Michael Fridjhon: Time – the real test of Pinot Noir greatness
By Michael Fridjhon, 18 August 2020
They used to call Pinot Noir the “heartbreak grape” – apparently because it was so difficult to produce a decent example, even in Burgundy, and pretty much impossible to make one anywhere else. Nowadays the monicker may still loiter in the shadows, but it would be hard to sustain an argument that good pinot is as rare as the farmyard pong in the rocking-horse enclosure. There are countless Kiwi examples which regularly trump reputable Burgundy incredible international tastings. It’s not that difficult to find comparably well-reviewed Australian examples. The Germans have likewise found their way to the upper echelons of these same charts while the Cape has bagged enough credible scores to ensure it should now be taken seriously. It would take a real grinch to set out to spoil the party.
Judging from the acrimonious comments which followed winemag.co.za’s reviews of the latest releases from Storm, South Africa’s pinotphiles are not all quite in the same space when it comes to appreciating the efforts of our producers. The gap – at least in terms of points allocated – is not so vast (but that might be a function of the narrow range left on the spectrum once nothing less than 94 counts as a good score and 99 is pretty much as high as you can go). What is clear is that the value attributed to these nuances spans the degustatory equivalent of a hemisphere
Given that pinot noir is meant to be quite subtle in the first place, a marginal difference in how a wine presents itself can result in a significantly different impression. But there is also the question about whether or not these differences are really that important. I am reminded of the old chestnut about why academic disputes are so vitriolic? (It’s because the stakes are so low – in case you wondered.) When there isn’t much scoring space to separate the run-of-the-mill from the best-in-class, the commentator who wants to put his preferred candidate on the podium has to step onto a soap-box in order to get it there.
At this point, I need to declare my position. I’ve been drinking great Burgundy for 50 years – which means I was comfortably under-age when I started. It also means that my aesthetic vision was moulded by an era when Burgundy was not as fashionable as it is today and when, to be frank, production was pretty much hit-and-miss. I have a reasonable tasting knowledge of vintages back to the 1920s, and I’ve certainly watched a great many of the wines from the 1960s onwards as they have evolved from gawky and reticent striplings into infinitely subtle and hauntingly complex masterpieces. I’m not necessarily a fan of all modern Burgundian vinifications nor, for that matter, the wines produced elsewhere in the world using these cellar strategies. I have also been involved with South African pinot since the first modern plantings in the 1970s. Nothing would give me greater pleasure than to taste a Cape pinot capable of rivalling a decent example from the Côte de Nuits.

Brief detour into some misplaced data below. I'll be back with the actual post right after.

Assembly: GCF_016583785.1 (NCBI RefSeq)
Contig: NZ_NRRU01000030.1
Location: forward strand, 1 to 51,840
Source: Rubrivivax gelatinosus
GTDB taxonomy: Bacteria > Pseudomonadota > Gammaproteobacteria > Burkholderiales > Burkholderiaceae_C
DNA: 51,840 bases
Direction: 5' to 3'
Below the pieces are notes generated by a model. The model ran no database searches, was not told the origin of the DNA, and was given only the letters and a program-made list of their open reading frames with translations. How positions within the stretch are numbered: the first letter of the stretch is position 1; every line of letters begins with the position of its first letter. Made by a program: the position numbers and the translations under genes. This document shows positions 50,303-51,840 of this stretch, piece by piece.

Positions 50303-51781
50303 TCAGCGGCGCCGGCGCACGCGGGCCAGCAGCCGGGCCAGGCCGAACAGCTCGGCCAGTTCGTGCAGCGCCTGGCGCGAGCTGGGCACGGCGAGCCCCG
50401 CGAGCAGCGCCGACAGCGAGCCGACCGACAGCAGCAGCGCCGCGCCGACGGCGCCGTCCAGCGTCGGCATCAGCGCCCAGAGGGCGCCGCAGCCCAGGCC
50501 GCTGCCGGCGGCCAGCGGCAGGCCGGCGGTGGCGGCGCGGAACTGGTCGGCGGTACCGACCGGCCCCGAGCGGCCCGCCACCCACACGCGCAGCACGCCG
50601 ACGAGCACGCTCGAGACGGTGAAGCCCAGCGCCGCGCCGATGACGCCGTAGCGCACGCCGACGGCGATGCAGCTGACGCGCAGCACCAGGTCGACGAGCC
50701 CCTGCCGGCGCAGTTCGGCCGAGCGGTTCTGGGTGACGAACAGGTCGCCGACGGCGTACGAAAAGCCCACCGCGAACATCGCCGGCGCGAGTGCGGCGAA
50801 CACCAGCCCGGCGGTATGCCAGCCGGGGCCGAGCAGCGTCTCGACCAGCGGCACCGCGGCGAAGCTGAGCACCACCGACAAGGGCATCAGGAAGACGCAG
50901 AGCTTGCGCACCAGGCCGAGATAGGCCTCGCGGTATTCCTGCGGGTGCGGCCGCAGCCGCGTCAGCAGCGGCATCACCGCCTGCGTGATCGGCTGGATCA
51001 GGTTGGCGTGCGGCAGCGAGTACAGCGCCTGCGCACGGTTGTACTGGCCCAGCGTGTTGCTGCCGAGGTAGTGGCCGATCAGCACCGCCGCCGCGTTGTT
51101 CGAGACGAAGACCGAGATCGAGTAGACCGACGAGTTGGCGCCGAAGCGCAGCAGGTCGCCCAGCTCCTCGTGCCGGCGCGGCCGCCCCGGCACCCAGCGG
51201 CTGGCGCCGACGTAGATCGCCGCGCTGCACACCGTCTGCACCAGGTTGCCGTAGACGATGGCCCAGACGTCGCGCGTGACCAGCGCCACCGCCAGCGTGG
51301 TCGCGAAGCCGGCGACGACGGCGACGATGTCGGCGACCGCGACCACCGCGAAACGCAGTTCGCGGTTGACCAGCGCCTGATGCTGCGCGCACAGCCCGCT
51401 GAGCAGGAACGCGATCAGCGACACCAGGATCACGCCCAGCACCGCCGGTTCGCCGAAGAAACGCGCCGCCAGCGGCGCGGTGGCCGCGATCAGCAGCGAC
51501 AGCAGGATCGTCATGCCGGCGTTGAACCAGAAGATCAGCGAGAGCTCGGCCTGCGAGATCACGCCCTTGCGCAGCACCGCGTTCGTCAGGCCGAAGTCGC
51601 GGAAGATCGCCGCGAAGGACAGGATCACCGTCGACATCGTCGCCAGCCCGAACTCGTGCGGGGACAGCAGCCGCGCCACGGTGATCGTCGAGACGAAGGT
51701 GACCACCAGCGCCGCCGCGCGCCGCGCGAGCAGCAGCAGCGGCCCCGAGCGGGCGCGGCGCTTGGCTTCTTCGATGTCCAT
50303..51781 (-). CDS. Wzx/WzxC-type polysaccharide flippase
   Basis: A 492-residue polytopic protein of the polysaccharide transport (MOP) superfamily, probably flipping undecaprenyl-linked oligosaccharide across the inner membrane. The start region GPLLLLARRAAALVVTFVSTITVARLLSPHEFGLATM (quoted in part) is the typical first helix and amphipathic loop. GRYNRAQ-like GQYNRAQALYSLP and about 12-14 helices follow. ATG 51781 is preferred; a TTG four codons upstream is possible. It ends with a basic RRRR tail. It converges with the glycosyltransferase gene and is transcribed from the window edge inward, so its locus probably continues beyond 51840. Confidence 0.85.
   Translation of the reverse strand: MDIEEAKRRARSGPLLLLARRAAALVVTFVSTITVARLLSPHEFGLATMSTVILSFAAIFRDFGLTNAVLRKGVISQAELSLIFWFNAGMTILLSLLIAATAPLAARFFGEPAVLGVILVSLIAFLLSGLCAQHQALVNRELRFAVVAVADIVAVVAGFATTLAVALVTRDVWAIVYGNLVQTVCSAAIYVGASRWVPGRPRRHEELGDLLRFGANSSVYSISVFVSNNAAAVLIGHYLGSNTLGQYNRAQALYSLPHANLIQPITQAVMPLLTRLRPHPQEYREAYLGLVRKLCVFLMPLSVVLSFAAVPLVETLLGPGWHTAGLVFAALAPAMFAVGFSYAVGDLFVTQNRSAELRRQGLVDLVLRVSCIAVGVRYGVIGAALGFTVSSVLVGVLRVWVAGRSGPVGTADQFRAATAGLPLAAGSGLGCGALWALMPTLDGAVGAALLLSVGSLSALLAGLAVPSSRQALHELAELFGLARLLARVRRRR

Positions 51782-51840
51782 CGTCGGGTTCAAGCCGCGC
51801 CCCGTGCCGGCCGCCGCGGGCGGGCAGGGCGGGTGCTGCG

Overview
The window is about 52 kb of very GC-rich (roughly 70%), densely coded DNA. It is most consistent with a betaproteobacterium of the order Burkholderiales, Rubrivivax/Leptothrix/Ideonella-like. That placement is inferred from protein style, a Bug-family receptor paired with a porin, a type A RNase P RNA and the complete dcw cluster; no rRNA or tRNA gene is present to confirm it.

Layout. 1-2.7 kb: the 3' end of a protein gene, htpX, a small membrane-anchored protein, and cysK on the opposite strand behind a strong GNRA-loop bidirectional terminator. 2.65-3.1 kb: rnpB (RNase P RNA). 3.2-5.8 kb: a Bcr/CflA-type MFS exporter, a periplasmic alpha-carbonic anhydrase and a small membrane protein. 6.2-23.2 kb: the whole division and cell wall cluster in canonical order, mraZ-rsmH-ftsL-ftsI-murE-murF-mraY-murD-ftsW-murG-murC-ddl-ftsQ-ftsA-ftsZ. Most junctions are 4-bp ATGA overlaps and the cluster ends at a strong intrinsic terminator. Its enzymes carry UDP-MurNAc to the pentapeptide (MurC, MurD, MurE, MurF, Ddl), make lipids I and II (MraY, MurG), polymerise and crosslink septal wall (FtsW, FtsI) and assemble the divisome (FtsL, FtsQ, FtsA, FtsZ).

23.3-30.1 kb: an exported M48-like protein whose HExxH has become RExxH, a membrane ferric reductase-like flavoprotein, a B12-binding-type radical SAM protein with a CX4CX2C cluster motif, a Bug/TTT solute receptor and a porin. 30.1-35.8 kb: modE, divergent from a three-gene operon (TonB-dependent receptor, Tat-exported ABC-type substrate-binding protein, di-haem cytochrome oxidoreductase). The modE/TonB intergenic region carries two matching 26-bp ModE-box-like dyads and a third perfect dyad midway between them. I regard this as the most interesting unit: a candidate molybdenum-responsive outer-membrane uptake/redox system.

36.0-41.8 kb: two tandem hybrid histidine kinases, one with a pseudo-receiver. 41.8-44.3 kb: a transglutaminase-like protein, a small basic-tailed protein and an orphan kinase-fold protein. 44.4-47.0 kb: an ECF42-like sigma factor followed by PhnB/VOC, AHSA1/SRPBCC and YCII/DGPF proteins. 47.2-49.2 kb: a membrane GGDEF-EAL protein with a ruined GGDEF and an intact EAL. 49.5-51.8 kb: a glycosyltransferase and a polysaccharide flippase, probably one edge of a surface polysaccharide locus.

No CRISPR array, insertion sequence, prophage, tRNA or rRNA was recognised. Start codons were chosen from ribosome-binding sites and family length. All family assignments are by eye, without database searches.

Only, thus far I am patiently waiting for that epiphany. So when Crystallum’s Cuvée Cinema 2018 scores 98 in the February 2020 issue of UK magazine Decanter, I’m not surprised, but until I taste the wine, I’m not persuaded. Granted I’m a particularly parsimonious judge. Unlike many of my colleagues whose scores for younger wines are higher than for more mature vintages, I reserve my “bonus” points for wines which have evolved and acquired the complexity of secondary and even tertiary characters through the elapse of time. Fresh primary fruit, even with perfectly integrated oak characters, doesn’t cut it for me. That’s a minimum requirement from correctly sited, properly managed vineyards and a competent hand in the cellar. By way of an example from another art form: every generation produces a cohort of visual artists who are believed to rival the great talents of the past. The real test comes a century or two later, after the noise of the contemporary art scene has died down. For great pinot, you don’t have to wait that long, but you do have to hang fire until the wine proves its mettle on the long road which winds into the future.
So where does this leave the combatants in this current Winemag debate – and the many like it which take place in pinot chat rooms all over the world all the time? On the assumption that everyone is acting in good faith, much – but not all – of this boils down to different aesthetic expectations. I like my pinots when they are a little less like cherry or strawberry juice layered with vanilla flavoured tea-leafy tannins. However, I really do get that for many pinot consumers, it is exactly these flavours (and flavourants) which have been the defining features of modern pinot noir.
A few years back Brian Croser and James Halliday – both great tasters and great pinotphiles – sat at the Stonier International Pinot Noir tasting betting each other over which of the wines (all served blind) came from the New World, and which from Burgundy. They found many of them impossible to tell apart – not because the terroirs were in any way similar, but because well-made very young wines crafted in a certain style will all set out in life tasting much the same. It’s what they become once they’ve shed their puppy fat that really matters.
- Michael Fridjhon has over thirty-five years’ experience in the liquor industry. He is the founder of Winewizard.co.za and holds various positions including Visiting Professor of Wine Business at the University of Cape Town; founder and director of WineX – the largest consumer wine show in the Southern Hemisphere and chairman of The Old Mutual Trophy Wine Show.
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